Conquering fear of heights, student evaluation & get out of jail free cards. Jill Hurst-Wahl is associate professor of practice & director of the LIS program at the Syracuse University iSchool.
Today our focus was marketing and designing services/programs that disrupt conventions. After a crash course in advertising and marketing each group was split up to create their own unique plan for banned books week...keeping in mind that we are disrupting conventions and maxing out our creative abilities and the results were amazing! There were groups talking about banning books for a week, setting up a masked robbery where teenagers would rob the library of certain objectionable materials and hold them ransom, or having kids draw a picture of a book cover and then burning it so they would know how it felt to have something they created destroyed! It was an inspiring morning and I am leaving this customer curiosity experience not only with a lot of amazing, creative ideas, but also with the understanding of how to sell it to the 98%.
Today's Creative Spaces team moved in a new direction, this time focusing on the importance of public spaces. The Project for Public Spaces' Vice President Cynthia Nikitin offered plenty of perspective on great community centered design, stressing the importance of sociability, access, comfort, and activity. The group also assessed places around Mountain Village to assess experience and offer ideas for improvement. Want to read more about Nikitin's great questions for assessment? Read more after the jump.
Each group went to a new area around Mountain Village, with the ski hill pictured above assigned to our group. Our group was able to rate the space using the questions provided:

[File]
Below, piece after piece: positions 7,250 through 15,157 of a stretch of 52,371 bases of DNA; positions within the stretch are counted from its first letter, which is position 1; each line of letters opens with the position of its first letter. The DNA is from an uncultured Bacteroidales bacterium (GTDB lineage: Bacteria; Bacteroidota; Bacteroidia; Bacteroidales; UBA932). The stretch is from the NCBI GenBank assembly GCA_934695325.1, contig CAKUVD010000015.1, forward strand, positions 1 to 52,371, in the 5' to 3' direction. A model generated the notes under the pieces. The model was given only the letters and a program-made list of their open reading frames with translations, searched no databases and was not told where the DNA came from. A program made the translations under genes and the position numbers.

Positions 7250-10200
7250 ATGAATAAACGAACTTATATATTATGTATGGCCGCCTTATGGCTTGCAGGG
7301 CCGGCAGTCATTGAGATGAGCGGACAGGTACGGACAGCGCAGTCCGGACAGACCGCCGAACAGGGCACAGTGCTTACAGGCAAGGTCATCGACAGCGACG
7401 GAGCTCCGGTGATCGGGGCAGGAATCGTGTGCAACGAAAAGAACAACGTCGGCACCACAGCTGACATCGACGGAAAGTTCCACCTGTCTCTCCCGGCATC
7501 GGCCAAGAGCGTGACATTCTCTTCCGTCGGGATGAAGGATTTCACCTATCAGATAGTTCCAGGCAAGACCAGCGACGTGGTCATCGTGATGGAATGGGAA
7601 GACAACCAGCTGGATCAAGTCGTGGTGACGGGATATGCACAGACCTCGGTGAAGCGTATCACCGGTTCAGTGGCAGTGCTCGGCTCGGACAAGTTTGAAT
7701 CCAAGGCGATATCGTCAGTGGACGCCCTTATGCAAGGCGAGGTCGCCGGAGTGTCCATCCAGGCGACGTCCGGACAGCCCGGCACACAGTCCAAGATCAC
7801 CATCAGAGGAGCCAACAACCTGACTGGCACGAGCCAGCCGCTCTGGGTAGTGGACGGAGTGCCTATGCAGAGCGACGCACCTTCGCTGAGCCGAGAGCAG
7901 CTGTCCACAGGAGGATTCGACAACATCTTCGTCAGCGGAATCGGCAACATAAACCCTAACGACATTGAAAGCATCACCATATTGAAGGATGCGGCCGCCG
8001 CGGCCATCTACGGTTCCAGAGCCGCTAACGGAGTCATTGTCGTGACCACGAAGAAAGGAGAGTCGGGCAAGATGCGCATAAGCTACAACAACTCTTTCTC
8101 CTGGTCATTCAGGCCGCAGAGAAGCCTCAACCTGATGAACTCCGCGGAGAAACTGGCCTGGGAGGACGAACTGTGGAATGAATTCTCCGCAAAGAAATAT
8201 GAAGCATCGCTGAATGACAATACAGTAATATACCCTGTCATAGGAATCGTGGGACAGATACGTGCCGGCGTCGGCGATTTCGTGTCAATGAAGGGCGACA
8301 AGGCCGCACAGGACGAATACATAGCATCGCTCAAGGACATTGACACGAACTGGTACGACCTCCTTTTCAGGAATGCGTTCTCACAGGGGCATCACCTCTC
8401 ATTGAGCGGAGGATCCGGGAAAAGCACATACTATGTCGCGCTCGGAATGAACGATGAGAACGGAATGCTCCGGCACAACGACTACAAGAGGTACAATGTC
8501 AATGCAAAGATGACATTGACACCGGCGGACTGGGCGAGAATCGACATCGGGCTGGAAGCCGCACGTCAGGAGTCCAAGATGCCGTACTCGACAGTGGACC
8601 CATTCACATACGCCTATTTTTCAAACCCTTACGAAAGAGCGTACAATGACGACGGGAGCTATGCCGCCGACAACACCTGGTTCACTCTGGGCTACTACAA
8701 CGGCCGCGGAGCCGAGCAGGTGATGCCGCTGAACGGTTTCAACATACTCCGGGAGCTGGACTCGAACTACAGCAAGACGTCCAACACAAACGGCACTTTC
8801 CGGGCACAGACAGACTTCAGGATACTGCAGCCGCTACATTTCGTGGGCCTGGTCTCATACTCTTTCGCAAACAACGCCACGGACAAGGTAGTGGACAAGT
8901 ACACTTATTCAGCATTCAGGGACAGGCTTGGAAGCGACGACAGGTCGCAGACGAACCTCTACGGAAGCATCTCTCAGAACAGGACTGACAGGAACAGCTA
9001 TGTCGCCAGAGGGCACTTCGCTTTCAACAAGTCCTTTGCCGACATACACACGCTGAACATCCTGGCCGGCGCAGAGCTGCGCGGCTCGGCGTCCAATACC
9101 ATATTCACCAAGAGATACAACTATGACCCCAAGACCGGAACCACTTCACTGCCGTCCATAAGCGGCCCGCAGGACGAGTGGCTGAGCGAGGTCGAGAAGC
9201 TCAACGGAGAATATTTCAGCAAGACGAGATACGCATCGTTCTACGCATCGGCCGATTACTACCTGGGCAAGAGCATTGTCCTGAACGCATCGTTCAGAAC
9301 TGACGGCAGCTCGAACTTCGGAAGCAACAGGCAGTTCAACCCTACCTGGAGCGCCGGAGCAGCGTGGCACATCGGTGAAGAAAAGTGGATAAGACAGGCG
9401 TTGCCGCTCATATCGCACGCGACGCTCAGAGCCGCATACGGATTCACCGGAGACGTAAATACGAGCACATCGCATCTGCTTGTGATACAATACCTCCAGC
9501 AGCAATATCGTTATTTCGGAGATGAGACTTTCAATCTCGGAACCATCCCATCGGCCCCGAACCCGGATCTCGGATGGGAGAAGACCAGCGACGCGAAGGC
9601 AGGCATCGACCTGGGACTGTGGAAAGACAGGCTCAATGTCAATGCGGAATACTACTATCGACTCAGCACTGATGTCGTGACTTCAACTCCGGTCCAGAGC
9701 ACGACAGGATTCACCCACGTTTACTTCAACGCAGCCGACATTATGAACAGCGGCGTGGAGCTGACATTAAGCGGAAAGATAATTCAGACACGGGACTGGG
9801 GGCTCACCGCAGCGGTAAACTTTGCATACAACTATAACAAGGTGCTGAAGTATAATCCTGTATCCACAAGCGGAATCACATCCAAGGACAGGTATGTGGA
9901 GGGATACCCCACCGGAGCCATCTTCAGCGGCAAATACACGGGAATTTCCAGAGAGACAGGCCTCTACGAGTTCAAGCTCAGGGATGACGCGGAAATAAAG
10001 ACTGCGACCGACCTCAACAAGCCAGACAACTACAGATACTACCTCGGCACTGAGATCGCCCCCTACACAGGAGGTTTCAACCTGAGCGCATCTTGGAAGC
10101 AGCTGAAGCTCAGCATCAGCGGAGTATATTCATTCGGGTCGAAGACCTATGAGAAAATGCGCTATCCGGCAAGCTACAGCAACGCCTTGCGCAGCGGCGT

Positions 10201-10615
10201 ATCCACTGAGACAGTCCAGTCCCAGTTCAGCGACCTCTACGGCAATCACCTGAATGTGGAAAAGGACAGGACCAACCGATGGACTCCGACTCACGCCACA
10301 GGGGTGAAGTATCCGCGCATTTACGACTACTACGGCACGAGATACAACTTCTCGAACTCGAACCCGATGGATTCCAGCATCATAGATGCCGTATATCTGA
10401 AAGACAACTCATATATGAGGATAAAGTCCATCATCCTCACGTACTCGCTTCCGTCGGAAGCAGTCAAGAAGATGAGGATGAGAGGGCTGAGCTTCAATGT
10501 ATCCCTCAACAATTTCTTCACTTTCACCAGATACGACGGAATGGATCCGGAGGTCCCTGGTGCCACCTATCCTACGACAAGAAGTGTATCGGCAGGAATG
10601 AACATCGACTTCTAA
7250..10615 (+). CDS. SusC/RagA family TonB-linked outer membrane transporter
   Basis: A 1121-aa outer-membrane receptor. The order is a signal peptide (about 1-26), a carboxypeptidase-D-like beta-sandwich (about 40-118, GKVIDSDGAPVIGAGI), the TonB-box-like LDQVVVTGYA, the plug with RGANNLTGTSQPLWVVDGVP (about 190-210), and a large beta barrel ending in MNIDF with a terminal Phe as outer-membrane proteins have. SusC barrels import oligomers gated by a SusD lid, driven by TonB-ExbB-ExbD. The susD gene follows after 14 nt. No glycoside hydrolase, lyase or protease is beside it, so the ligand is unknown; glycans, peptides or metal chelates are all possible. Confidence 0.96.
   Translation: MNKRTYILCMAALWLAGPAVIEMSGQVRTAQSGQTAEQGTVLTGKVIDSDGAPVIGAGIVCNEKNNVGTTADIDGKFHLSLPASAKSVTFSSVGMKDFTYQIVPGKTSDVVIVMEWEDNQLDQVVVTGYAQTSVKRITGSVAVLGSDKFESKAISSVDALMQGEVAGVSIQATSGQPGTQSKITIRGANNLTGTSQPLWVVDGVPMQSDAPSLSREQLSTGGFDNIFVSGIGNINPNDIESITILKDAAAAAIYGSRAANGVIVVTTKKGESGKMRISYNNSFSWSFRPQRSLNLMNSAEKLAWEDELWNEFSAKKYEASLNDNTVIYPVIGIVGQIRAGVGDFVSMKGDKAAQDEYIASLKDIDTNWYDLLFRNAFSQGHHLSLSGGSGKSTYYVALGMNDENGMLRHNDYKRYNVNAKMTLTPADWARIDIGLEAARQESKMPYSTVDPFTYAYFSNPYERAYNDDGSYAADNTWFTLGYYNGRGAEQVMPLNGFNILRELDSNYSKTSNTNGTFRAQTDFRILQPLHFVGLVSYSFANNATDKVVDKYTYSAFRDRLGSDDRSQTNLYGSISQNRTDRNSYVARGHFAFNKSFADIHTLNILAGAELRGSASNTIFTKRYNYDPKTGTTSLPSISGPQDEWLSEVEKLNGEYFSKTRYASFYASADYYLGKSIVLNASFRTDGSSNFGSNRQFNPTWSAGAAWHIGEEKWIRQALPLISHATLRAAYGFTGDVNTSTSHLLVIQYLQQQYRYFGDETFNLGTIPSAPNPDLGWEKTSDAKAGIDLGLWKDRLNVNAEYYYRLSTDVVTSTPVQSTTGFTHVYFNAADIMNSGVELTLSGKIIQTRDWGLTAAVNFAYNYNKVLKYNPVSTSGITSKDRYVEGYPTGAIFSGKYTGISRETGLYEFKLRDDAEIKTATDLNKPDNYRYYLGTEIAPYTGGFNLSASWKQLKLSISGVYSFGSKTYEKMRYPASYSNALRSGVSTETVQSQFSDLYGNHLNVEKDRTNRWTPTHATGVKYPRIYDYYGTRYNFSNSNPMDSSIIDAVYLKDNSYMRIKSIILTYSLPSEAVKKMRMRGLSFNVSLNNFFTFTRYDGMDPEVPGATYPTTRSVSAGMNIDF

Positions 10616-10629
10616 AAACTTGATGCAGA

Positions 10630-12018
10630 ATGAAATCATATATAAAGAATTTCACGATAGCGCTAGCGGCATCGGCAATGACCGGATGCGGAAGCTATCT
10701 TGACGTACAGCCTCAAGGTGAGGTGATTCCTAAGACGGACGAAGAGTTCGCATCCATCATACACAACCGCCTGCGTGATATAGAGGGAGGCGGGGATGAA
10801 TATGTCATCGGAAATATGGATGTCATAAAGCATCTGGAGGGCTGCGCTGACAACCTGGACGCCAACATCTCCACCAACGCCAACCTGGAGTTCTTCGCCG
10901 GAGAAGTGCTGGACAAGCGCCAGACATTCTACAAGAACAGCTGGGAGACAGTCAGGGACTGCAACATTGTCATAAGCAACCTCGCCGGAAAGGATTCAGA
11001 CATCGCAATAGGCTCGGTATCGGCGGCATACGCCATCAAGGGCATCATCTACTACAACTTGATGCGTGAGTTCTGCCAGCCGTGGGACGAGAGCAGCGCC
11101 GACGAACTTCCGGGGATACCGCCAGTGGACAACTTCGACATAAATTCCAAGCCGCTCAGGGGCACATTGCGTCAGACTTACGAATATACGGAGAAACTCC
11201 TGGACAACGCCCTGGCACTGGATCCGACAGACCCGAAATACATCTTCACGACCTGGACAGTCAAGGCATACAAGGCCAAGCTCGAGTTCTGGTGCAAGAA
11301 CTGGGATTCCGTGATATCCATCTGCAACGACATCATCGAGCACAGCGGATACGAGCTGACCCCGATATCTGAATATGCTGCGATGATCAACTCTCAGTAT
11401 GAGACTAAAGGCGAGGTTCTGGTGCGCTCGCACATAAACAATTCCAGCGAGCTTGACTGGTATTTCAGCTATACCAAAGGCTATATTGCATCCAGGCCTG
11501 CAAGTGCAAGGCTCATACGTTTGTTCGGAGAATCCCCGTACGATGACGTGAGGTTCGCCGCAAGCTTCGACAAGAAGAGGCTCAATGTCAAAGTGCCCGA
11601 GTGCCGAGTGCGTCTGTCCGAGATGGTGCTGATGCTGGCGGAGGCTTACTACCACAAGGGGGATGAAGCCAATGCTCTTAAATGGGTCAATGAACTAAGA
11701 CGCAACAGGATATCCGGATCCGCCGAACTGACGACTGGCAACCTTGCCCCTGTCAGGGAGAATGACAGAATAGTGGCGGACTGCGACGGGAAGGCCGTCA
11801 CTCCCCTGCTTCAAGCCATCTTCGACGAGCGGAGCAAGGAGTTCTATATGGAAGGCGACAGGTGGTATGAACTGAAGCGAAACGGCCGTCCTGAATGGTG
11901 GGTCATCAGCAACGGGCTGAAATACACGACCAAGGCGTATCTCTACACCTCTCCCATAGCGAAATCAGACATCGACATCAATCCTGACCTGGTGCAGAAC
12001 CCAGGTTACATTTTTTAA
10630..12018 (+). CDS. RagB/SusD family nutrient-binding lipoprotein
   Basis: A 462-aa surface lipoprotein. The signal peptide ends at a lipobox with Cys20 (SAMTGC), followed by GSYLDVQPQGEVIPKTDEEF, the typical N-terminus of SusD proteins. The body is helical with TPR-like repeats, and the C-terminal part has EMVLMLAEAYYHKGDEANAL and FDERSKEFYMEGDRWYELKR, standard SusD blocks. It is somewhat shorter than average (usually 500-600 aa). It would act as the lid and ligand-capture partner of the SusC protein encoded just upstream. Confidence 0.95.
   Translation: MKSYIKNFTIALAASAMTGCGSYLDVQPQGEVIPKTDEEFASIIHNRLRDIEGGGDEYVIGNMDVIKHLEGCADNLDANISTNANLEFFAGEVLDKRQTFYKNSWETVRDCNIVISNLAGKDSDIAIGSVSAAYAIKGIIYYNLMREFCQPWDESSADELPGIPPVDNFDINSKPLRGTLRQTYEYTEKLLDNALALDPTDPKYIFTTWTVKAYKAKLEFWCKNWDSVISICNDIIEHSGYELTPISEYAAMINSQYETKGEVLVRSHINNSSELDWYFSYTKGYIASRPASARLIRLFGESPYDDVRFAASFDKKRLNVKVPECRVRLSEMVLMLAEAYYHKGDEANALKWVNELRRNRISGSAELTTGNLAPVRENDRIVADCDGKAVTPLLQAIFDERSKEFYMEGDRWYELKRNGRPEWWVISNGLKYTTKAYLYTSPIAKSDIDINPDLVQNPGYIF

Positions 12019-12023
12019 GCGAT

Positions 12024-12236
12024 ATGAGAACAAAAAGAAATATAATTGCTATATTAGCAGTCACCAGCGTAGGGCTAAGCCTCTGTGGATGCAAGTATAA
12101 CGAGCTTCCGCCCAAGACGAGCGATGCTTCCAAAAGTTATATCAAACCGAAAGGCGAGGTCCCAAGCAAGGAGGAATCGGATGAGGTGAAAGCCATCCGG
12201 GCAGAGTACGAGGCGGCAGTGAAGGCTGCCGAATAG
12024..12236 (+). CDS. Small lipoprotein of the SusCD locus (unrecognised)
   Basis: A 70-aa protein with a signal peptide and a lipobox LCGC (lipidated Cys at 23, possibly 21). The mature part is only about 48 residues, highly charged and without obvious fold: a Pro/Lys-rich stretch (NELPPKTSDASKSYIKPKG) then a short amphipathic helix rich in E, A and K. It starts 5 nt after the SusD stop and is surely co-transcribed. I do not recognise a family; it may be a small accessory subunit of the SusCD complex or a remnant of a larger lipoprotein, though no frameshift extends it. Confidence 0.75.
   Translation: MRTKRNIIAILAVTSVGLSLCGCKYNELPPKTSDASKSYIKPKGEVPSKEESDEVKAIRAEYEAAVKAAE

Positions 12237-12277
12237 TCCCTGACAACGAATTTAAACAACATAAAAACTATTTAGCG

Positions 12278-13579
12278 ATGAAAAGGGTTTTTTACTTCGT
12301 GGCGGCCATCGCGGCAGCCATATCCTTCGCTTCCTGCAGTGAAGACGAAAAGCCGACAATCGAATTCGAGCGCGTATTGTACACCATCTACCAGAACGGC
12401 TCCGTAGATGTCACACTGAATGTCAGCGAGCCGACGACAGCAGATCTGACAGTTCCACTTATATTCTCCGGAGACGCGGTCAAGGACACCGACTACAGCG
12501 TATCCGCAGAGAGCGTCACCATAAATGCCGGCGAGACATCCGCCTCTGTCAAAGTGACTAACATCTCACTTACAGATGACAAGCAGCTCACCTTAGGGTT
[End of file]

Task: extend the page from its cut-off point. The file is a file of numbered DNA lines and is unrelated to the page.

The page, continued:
- What kinds of things would you like to be able to do here?
- How would you like to get to and from here?
- How would this place be related to adjacent places?
- What kind of amenities/features would you like to see here that would add to the character of this place and make it more comfortable for you?
- What kind of opportunities are there for social interactions?
Once we looked over the space and shared our ideas, we were offered further cues for more intensive evaluation.
- What temporary/experimental/start-up activities would you like to see here?
- What activites should be accomodated in the space in the long term?
- Ask someone who is in the "place" what they like about it and what they would do to improve it. Their answer:
- What local partnerships or local talent can you identify that could help implement some of your proposed improvements? Please be as specific as possible.
Using these tools, our group started along a healthy brainstorming track. We came up with creative plans for the space that we thought would improve it. Our most valuable moment came in the interview of a local merchant, who explained more about the history and natural development of the space, along with issues that we had never thought of before talking to him. This drove home to me just how important it is to bring in stakeholders in to a building project while it is still in the early design phase. Without the input from this community member, we might have thought it best to move ahead in a whole new direction.
Today's Creative Spaces session focused on place making for communities. It went beyond how to build a building or where to put the shelves and walls, effectively building on what we learned yesterday. Today we answered these questions: How do you create a vision for a building? How do you ensure that your spaces solve the problems of the community? What can you do to activate your space? I walked away with tons of favorite ideas spinning around in my head. Here are a few: